2. General strengthening of the hip, thigh, and core muscles: Powerlifters and weightlifters are pretty good with strengthening the quads, hamstrings, and glute max muscles as they are the ones that contribute to success in the squat, deadlift, snatch, and clean and jerk. But in many weight training clientele I’ve worked with, the abductors (i.e. glutes medius & minimus), adductors, and hip rotator muscles tend to be neglected. Strength athletes (with the exception of strongman) tend to train only in one plane of motion. If you aren’t training all of your hip and your core muscles, that’s another vital step that may improve your symptoms. Worse comes to worse – you’re better off coming out of the surgery.
  3. Improving sleep: Poor sleep can be a risk factor for a lot of different musculoskeletal pain conditions and for chronic pain. Some simple steps you can to improve your sleep are:
    • Going to bed and getting up at the same time every night
    • Limiting (if not eliminating) caffeine and alcohol use after lunchtime
    • Minimizing screentime before bed (I’m a bit of a hypocrite and struggle with this part)
    • Making sure the environment is cool, dark, and quiet

    If you find these steps aren’t helping your quality of sleep, I recommend you get a sleep study – especially given the amount of bigger athletes who have sleep apnea and rely on CPAP machines.

  4. Managing psychosocial factors like stress, anxiety, and depression: these are major risk factors for chronic pain and poor recovery. I’m not a doctor (nor did I stay at a Holiday Inn Express last night) – but if simple steps such as eating right, exercising regularly, sleeping well, and better time management/organization aren’t helping … then it’s worth seeking out professional counseling or help to deal with these issues.

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Now with that out of the way, it’s time to answer Travis’s question: hip replacement vs hip resurfacing vs stem cell therapy – which is the best option?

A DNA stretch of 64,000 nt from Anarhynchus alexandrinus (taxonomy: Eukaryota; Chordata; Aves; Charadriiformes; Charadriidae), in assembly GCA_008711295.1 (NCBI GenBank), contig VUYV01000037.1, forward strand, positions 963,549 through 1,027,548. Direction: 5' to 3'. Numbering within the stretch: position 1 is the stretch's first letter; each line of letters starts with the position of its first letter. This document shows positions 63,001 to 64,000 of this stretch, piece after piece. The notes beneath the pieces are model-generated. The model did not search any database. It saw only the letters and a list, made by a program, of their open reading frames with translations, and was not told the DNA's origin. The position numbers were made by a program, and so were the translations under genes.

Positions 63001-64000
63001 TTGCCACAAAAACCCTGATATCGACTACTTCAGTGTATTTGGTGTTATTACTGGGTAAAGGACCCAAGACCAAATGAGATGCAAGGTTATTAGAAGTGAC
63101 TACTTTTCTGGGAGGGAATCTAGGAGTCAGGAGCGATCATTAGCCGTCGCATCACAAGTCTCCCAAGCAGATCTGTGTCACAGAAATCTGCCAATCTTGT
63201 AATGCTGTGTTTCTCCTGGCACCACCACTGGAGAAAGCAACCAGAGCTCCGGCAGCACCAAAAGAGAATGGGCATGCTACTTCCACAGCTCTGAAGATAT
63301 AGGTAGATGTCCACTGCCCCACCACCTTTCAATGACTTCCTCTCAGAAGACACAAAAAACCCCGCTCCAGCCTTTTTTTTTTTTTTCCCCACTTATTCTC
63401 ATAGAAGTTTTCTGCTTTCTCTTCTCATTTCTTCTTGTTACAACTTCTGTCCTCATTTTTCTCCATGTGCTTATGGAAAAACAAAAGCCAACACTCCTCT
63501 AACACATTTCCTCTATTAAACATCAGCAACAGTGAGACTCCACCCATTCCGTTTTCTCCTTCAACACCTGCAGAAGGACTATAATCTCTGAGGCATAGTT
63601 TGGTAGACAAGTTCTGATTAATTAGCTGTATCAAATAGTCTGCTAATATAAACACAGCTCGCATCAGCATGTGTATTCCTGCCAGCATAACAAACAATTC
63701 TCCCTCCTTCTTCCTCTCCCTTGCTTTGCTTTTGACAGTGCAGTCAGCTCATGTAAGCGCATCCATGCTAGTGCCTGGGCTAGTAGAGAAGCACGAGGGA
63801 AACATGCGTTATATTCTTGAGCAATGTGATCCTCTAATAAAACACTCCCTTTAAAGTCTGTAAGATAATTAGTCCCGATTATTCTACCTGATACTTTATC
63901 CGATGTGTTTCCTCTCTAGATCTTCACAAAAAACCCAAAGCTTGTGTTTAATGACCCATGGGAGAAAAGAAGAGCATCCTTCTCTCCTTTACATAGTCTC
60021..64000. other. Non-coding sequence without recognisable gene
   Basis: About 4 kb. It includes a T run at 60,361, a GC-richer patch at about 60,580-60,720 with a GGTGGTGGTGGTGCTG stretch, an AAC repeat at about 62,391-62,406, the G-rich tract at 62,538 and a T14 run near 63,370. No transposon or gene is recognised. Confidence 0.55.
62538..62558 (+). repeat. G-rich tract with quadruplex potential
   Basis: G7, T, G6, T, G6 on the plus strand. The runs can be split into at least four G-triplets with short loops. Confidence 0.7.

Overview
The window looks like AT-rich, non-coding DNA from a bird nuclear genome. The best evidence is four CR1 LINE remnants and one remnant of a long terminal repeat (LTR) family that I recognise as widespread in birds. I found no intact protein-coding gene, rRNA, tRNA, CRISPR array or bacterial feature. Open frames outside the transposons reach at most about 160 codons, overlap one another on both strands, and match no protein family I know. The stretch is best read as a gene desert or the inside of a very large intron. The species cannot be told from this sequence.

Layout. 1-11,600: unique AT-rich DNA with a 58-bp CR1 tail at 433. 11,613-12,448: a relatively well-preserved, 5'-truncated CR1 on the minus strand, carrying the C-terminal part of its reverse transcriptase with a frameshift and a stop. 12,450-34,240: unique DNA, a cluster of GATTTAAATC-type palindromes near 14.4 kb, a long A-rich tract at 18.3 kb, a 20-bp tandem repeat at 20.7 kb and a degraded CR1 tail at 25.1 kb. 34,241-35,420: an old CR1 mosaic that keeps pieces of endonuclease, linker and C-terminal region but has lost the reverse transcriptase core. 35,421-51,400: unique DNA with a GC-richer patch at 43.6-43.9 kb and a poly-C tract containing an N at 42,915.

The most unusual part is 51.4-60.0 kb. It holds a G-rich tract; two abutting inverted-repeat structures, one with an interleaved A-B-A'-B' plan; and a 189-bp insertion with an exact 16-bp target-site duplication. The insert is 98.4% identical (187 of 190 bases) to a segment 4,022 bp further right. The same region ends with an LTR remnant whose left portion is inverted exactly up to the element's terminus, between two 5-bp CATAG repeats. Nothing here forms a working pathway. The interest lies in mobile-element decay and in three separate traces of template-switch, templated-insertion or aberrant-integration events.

Stem Cell Therapy

I could only find two human studies on PubMed which totaled 28 participants who were undergoing stem cell therapy for OA of the hip. These studies showed a slight improvement in pain with no complications.

As a disclaimer these studies were done in very small populations and research is needed to determine how long these effects last. My personal (anecdotal) bias and observations of any kind of cell injection are that many of them have shorter lasting effects in people.

Hip Resurfacing vs Hip Replacement

This area has been much more thoroughly researched and is an area I have considerably more experience with through doing a placement/internship at University Hospital in London, Canada. There I saw numerous clients post hip replacement (total hip arthroplasty) and resurfacing from surgery to discharge. I’ve seen the surgery done in person and have gotten to meet some of the surgeons involved in the practice guidelines surrounding THAs.

In terms of short term outcomes, some research has shown advantages of hip resurfacing over hip replacements, such as:

  • Less pain 24 hours post-surgery
  • Shorter hospital stay (by about 2 days on average)
  • Less blood loss and transfusions
  • Lower rate of hip dislocations

In terms of overall pain and functional outcomes, aside from a few odd questionnaires here